Saturday, August 22, 2020
Family and spirituality

Scatter the darkness | Archdiocese of Baltimore


The steeple of St. Joseph in Cockeysville stands out in the pre-dawn sky. (Kevin J. Parks/CR Staff)

With the approach of winter, the days begin to shorten and whether we like it or not, darkness arrives earlier and lingers longer. For some, the persistent darkness is a breeding ground for discouragement.

It is as if the cosmic darkness symbolizes a deep and discouraging inner darkness. And it’s true. With sunlight in short supply, we may find ourselves dwelling on all those things that make us sad, perhaps a personal dilemma or a family problem. Gloom may also descend on us over the way things are going in the church and in the world.

Discouragement can have a paralyzing effect on us. When gloom takes hold of us, we find it more difficult to fulfill our daily responsibilities and to make decisions, including those which might just improve our lot. Discouragement can also stalk the church’s ministry. Since the abuse crisis gripped the church anew, many people, including priests, have shared with me their discouragement.

Daily I bring to prayer, not only my own problems and worries, but the intensions entrusted to me by those I meet along the way. I also pray about the immense challenges that the church is facing, not the least of which is finding the path forward to engage its mission wholeheartedly. One day, it hit me like a brick. I was reminded of the gifts and fruits of the Holy Spirit. It was as if a voice within said to me, “You don’t find discouragement listed anywhere in the gifts and fruits of the Holy Spirit, do you? What you will find is courage and joy.” I didn’t need to say another word to the Lord for the remainder of that Holy Hour. The Lord had said it all.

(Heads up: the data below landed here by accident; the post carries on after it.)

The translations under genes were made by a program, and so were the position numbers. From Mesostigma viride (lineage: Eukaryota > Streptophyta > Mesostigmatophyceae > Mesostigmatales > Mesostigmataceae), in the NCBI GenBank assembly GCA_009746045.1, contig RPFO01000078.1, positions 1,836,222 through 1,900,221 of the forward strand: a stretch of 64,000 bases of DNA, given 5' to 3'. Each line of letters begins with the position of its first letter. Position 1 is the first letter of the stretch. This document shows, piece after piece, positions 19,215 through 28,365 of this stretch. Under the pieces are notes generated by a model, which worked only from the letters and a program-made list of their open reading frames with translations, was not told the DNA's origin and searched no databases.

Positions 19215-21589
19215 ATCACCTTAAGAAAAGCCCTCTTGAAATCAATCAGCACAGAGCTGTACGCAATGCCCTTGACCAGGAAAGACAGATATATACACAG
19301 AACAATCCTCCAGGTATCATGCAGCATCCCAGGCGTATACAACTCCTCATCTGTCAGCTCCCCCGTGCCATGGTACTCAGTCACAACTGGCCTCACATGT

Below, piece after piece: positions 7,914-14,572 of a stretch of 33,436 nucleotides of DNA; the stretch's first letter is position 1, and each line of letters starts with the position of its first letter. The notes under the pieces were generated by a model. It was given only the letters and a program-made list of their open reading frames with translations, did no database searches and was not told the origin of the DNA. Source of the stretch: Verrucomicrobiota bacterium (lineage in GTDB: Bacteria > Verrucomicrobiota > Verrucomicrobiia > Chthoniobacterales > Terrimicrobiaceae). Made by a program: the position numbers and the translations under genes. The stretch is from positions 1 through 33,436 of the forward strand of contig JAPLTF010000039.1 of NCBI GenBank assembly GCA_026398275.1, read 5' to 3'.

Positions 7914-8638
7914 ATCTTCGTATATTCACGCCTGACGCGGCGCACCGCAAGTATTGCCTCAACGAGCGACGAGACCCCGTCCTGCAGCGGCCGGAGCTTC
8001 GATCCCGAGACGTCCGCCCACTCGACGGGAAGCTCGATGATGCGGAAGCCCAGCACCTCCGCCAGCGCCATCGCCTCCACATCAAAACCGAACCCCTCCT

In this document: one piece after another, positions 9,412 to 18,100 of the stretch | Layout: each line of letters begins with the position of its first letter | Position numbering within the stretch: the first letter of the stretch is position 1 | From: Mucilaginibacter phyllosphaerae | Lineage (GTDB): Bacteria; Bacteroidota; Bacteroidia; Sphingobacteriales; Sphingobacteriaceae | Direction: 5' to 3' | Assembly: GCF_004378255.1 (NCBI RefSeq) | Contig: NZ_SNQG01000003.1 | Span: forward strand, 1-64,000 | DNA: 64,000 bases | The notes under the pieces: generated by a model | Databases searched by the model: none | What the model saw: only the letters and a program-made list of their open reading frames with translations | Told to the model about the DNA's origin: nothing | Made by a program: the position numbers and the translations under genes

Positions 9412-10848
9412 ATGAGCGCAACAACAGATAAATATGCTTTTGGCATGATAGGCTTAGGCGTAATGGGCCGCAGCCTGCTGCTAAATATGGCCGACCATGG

As the days grow darker, both cosmically and metaphorically, the encouragement of the Holy Spirit shines forth with renewed clarity. Take, for example, words found in the prologue to St. John’s Gospel, “The light shines in the darkness and the darkness has not overcome it” (Jn 1:5). Or think of what St. Paul wrote to the church at Corinth: “Because we have this ministry through the mercy of God, we do not lose heart” (2 Cor 4:1).

When his coworker in Ephesus was in danger of losing heart because of the burdens of his ministry, St. Paul wrote these words to Timothy: “God did not give us a spirit of cowardice but rather of power and love and self-control”
(2 Tim 1:7). And just for good measure, let me add another from the Apostle Paul, this one to the Thessalonians: “You became imitators of us and of the Lord, for you welcomed the message in the midst of severe suffering with the joy given by the Holy Spirit” (1 Thes 1:6).

As we gather around dining room tables for Thanksgiving and welcome the season of Advent, the beginning of a new year of grace, let us open our hearts to the Spirit. We do not ask of the Spirit a magical solution to our problems, big and small, but rather that deep-seated conviction that Christ has conquered the world, that his love is stronger than our problems and sins, that the mission of his church which is driven by the Holy Spirit can and does go forward in good times and in bad, and that all things are possible for God. Let us bring this conviction to our personal lives and families, to our work and to the mission of the church!

 

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Franklin
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